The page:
Missing heart inspires art
In 1904 a humble Montreal monk named Brother André realized a dream: to build a shrine to St. Joseph. Pilgrims flocked there, seeking not just a place of prayer but the touch of Brother André — a man his followers believed could work miracles. A century later the shrine, St. Joseph's Oratory, was attracting two million visitors every year and in 2010 Brother André was declared a saint. CBC Archives looks at his life and legacy.
In the five months since the theft, Brother André's heart has popped up in Quebec magazines, in song and in art. In July 1973 a local art gallery, Véhicule Art, opened an exhibition called "Brother André's Heart." In this CBC clip, a reporter talks to the show's curator and asks how non-believers and non-Montrealers become interested in the oratory. "It's better than the wax museum. and it's cheaper too," says Frank Vitale. "It's the only place in North America you can see someone's heart exhibited in public."
. This practice can be traced back to the removal and display of the hearts of French kings as a sign of gratitude and adoration.
. The archbishop also asked that all of Brother André's personal effects be preserved.
. Brother André's open casket was displayed at the oratory for six days after his death. Thousands turned out to file past his body: 75,000 every 24 hours, according to one estimate at the time. Officials at the oratory put the number at one million.
. Just before the funeral mass was held on Jan. 12, 1937, thousands were still waiting outside. Church officials brought Brother André's casket out so the pilgrims could see his body before he was interred.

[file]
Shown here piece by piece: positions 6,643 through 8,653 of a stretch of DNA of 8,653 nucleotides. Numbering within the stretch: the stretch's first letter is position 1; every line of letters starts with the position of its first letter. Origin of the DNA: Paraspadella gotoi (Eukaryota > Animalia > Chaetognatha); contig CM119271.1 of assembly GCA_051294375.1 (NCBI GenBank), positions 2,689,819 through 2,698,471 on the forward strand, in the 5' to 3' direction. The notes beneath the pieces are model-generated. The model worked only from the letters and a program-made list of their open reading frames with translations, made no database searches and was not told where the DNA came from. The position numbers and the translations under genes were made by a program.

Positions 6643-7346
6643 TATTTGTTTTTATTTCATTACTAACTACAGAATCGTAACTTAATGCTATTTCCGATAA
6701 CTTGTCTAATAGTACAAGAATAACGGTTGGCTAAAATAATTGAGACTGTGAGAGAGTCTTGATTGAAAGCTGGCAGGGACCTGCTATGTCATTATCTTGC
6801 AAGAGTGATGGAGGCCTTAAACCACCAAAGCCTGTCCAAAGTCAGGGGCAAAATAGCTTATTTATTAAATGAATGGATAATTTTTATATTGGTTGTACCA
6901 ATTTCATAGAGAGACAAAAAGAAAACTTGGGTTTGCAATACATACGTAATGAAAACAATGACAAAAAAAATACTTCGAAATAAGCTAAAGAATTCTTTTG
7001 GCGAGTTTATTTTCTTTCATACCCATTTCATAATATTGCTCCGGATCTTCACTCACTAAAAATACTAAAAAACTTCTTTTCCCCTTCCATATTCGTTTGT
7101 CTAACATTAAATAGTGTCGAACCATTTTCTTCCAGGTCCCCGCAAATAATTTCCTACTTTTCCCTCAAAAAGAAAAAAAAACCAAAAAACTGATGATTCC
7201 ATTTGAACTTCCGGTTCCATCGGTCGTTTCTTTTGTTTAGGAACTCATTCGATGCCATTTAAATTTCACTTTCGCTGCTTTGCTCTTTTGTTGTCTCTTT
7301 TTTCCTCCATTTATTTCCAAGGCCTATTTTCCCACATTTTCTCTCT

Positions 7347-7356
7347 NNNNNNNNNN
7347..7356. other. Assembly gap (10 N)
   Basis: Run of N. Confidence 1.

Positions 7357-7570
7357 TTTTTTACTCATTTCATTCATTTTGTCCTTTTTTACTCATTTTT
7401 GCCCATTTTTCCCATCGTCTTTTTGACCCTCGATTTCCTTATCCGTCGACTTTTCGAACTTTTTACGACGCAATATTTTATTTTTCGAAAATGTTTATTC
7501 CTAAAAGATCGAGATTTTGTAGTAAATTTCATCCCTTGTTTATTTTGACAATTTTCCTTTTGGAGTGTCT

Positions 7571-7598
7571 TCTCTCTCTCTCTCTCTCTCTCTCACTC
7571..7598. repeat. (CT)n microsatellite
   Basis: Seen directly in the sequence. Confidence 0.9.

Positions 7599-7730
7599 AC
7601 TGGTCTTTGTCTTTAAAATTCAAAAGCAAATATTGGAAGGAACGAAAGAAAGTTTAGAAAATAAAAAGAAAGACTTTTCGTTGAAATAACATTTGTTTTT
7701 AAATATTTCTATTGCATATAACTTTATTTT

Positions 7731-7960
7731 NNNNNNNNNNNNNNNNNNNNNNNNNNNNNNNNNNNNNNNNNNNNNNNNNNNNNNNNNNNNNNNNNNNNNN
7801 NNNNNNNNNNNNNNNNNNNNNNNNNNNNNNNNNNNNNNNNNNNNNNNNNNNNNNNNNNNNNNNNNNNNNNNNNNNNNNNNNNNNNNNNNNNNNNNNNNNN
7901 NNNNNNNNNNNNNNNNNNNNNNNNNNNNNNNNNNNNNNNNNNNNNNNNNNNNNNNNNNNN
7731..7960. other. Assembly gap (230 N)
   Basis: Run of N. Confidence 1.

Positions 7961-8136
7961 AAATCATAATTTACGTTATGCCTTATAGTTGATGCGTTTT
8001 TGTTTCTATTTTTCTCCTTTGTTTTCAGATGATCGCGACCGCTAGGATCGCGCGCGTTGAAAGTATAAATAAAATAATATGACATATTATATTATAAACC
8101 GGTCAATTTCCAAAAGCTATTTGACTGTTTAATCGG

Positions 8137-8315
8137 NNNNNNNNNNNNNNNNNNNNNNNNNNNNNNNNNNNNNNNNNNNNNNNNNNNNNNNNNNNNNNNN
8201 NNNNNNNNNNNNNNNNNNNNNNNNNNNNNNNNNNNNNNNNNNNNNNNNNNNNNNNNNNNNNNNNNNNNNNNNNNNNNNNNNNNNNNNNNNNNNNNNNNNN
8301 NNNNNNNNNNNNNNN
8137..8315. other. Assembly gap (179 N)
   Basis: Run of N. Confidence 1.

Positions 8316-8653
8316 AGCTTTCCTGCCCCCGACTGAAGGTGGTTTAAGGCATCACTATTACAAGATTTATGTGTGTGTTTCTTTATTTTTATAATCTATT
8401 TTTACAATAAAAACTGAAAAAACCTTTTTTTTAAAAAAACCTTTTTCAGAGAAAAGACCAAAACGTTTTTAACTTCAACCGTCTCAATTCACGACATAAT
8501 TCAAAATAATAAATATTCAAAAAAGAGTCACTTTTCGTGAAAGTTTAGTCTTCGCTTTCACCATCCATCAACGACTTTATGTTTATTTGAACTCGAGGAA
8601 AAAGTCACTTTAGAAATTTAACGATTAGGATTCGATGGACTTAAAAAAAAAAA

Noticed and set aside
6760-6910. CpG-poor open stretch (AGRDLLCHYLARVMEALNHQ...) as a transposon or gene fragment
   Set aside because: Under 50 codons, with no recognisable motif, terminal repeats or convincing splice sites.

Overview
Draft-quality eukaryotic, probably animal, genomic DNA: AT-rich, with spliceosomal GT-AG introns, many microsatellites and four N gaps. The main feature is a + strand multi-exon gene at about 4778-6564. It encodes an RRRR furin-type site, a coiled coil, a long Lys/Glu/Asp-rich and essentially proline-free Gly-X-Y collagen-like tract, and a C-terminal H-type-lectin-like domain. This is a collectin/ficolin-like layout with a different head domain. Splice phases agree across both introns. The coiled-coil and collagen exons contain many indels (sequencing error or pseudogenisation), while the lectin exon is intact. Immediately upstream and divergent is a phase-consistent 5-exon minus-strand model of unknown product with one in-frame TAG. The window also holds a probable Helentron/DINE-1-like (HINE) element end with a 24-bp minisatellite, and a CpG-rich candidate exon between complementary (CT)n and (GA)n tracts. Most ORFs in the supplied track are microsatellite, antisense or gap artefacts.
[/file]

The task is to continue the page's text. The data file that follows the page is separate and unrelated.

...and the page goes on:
. The heart of Brother André was sealed in a preserving solution in a vial. It was originally placed in the oratory near the black granite-encased tomb that held Brother André's remains.
. In 1939 the heart was relocated to Brother André's former office. Priests complained that foot traffic from pilgrims was interfering with their privacy, and church officials believed the heart was inviting a "public cult" that might threaten Brother André's beatification.
. On the night of March 16, 1973, thieves stole Brother André's heart from a room that was open to the public during the day but locked at night. Within days they contacted the oratory to demand a ransom but were turned down. Church officials did not want to reward criminal behaviour. "Besides," said Fr. Bernard LaFrenière, "the idea of buying or selling a heart is in very poor taste, especially the heart of someone like Brother André."
. The Montreal artist-run gallery Véhicule Art held its exhibition, called "Brother André's Heart," from July 17 to 28, 1973. Some of the artworks dealt specifically with the theme of the heart, but others did not.
. A press release about the show depicted a heart wrapped in thorns. It promised works by "improperly trained artists," "big art by big artists" "non art by non artists," "strange hobbyists" and "crummy little inspirations."
. In December 1974, close to two years after the heart was stolen, Montreal lawyer Frank Shoofey received a phone call from someone asking if he was interested to know where the heart was. He was directed to a storage locker in a Montreal apartment building, where the vial containing the heart was found in a box inside another box.
. Police never found the thieves.
. The heart is now on display at the oratory, secured behind metal bars.
. Brother André's heart has continued to inspire Canadian artists. In 1992 playwright Linda Griffiths wrote Brother André's Heart and in 1997 the band Blue Rodeo released a song of the same name. Its lyrics say:
Did they ever pay the ransom
On Brother Andre's heart
I once saw it bleed on his feast day
The blood ran cold and grey
Program: Quebec Now
Broadcast Date: Aug. 5, 1973
Guest(s): Francine Larrivée, Frank Vitale
Reporter: Carmel Dumas
Photo: Source: Concordia University
Last updated: October 15, 2012
Page consulted on April 22, 2014
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